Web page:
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Stop Negative Thinking

Medically Reviewed by Melinda Ratini, DO, MS on September 09, 2021

For so many of us, it can feel like second nature to talk to ourselves in a mean way. It can become the default way we speak to ourselves. This is especially true when things in your life are difficult or feel out of your control. 

What is Negative Thinking?

One of the most fundamental psychological principles is that, as humans, we tend to give more weight to things that go wrong than positive events or times when things work out for us. As a result, negative experiences can have up to four times more of an impact on our lives.

While negative experiences are essential for growth, having thoughts that are constantly internalizing adverse events and emotions can be detrimental to your life and happiness. Negative thoughts are thoughts that do just that. 

Understand Positive Thinking

Positive thinking doesn't just involve ignoring unpleasant or difficult situations. It means that you embrace unpleasantness with a more positive attitude. It means operating from a place of optimism over pessimism. 

To get to this place, you must start by observing your internal monologue or how you speak to yourself. You can either talk to yourself positively or negatively. Some of what you say to yourself may seem logical while some might be infused with emotion and negativity. 

If most of your self-talk is negative, you're likely inclined toward pessimism, and probably have a glass-half-empty attitude. As a result, you may find yourself craving more positivity and lightness in your life. 

Focus on Positivity

While difficult, it's possible to turn negative self-talk into the positive kind. Be aware that this takes time and practice. Some ways that you can achieve this shift involve:

  • Becoming mindful of your negative thoughts. Spend time noticing when your negative thoughts arise and what they're focused on. They might be about your job, your relationships, or your situation at your school. At first, you could try and select just one area to focus your energy on.
  • Checking in with yourself. Throughout the day, slow down and stop. Check in with yourself and see if your thoughts are negative or positive. If you find that they're negative, try and uplift yourself. 
  • Laughing more. Having a sense of humor in your general daily life can significantly improve your sense of positivity. When you laugh, you feel less stressed, and when you feel less stressed, you are more likely to look at life through a positive lens.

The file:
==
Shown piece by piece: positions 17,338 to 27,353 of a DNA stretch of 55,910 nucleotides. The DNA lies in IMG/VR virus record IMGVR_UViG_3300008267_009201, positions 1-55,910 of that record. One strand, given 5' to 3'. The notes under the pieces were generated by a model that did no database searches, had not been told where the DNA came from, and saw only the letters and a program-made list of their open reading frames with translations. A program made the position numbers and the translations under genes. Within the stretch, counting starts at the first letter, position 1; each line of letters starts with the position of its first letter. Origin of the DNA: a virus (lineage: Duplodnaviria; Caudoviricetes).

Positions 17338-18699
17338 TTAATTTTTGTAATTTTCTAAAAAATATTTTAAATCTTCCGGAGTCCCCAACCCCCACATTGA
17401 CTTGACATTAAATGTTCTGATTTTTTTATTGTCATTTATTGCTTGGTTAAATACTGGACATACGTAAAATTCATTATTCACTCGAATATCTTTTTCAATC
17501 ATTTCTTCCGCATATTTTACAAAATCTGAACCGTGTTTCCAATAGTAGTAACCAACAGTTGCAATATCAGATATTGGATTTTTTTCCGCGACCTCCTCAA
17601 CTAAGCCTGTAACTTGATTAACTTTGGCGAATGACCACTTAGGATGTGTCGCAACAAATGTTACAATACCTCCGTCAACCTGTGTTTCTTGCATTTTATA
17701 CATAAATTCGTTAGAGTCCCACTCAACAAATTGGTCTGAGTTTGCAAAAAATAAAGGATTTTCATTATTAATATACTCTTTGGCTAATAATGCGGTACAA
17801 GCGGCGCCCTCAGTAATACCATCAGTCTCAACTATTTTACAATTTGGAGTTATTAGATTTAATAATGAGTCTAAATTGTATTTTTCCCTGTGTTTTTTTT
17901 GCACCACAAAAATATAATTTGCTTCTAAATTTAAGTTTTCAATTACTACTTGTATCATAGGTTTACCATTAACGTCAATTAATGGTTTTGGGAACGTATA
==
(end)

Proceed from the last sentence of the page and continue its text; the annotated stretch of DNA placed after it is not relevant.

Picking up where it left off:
• Adopting a positive lifestyle. Try and adopt healthy habits like exercising 30 minutes a day, eating healthy food, and trying beneficial stress-reduction methods. Fueling your mind and body in positive ways can make a significant impact on your mood and outlook. 
  • Surrounding yourself with supportive people. Surround yourself with people who uplift you and contribute positive meaning to your life. It’s essential to have people in your life who can offer their support, providing advice and positive feedback. Negative people only increase your stress and make you unsure whether you can even shift towards a more positive outlook. 
  • Engaging in positive self-talk. Be gentle with yourself. Encourage yourself, even when a negative thought enters your mind. Try and lead with your good qualities and affirmations of what you like about yourself. The golden rule is that if you think something that you wouldn’t say to a friend, chances are it isn’t helpful to you. 

Be Realistic

Engaging in negative self-talk can just become another source of fodder for negativity. Remember, you're trying to cultivate positivity and self-compassion. Be realistic about how quickly you may or may not be able to move away from the negative thought. Know that this type of habit shift can take time. 

You may find that to feel more positive, you need to change some things in your life. Setting boundaries with certain people or shutting off the news when it gets to be too much are ways to establish these types of boundaries. 

You should also consider reprioritizing certain things. Making time to engage in things you enjoy enriches your life and can bolster your mood, contributing a fantastic sense of positivity. It can also boost your self-confidence. 

WebMD Feature

Sources

SOURCES: 

Mayo Clinic: “Positive thinking: Stop negative self-talk to reduce stress.”

Mental Health America: “Negative Self-Talk During COVID -19.”

UC Berkely Great Good Magazine: “How to Overcome Your Brain’s Fixation on Bad Things.”

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